Study: Parents don't recognize when their kids are obese

Ask any parent, their children are pretty much perfect in their eyes. But that's the problem, the love that parents have for their children could be blinding them from seeing a growing problem.

A study from the University of Nebraska-Lincoln found that some parents are overlooking their kids' obesity.

The researchers analyzed 20 years of data from nearly seventy studies of children ages 2 to 18-years-old.

Researchers found more than 50 percent of parents underestimated the weight of their overweight or obese child.

This has important implications for kids and parents.

"What you don't know can hurt you. If parents don't know that their children have a weight problem, then they may not take the steps to make appropriate lifestyle changes, and get the support that they need. And there can be real long term health implications," said Timothy Nelson, assistant professor of psychology at the University of Nebraska-Lincoln, who helped conduct the study.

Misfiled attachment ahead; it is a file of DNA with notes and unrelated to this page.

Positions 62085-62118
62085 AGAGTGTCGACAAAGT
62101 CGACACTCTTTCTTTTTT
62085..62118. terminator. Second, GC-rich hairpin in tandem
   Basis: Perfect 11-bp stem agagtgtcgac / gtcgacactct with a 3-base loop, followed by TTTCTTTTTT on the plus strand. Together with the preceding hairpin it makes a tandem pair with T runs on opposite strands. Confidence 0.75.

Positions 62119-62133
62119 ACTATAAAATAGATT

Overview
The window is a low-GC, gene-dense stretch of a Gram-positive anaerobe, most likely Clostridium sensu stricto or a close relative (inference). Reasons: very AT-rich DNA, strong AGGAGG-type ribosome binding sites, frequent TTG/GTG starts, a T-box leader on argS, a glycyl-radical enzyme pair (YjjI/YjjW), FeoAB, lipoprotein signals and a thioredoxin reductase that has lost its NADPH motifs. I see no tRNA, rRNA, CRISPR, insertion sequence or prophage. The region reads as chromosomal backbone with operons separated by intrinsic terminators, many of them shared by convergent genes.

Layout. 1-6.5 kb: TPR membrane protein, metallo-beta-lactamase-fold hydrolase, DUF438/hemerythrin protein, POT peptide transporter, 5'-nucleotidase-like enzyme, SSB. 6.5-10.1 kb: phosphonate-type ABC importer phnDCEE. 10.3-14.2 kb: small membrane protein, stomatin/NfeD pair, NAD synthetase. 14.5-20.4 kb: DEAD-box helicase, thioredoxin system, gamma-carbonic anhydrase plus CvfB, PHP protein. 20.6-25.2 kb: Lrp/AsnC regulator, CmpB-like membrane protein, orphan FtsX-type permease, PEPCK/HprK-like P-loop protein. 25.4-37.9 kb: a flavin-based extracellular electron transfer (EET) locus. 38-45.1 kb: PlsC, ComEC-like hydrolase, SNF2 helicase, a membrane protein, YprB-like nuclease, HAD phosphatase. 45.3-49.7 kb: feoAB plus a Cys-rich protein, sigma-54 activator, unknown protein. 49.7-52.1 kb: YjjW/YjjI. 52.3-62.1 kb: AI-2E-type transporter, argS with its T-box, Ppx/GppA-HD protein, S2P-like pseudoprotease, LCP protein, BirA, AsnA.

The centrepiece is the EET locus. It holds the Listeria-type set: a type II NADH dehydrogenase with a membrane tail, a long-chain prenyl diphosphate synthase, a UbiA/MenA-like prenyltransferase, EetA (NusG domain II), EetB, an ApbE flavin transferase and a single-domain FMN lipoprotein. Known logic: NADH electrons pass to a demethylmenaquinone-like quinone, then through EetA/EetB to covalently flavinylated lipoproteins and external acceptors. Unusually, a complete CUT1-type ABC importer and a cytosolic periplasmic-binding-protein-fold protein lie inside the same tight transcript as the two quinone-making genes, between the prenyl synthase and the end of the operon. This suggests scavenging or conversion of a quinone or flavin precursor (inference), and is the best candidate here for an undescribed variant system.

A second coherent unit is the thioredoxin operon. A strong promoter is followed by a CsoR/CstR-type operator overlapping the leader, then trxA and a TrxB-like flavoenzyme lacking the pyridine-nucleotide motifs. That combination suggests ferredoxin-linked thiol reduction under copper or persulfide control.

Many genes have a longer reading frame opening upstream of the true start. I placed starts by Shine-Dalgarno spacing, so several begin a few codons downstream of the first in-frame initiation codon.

The study found the younger the kids are, the more parents overlooked weight concerns. After the child reaches 5-years-old, parents' perceptions of their children became more accurate.


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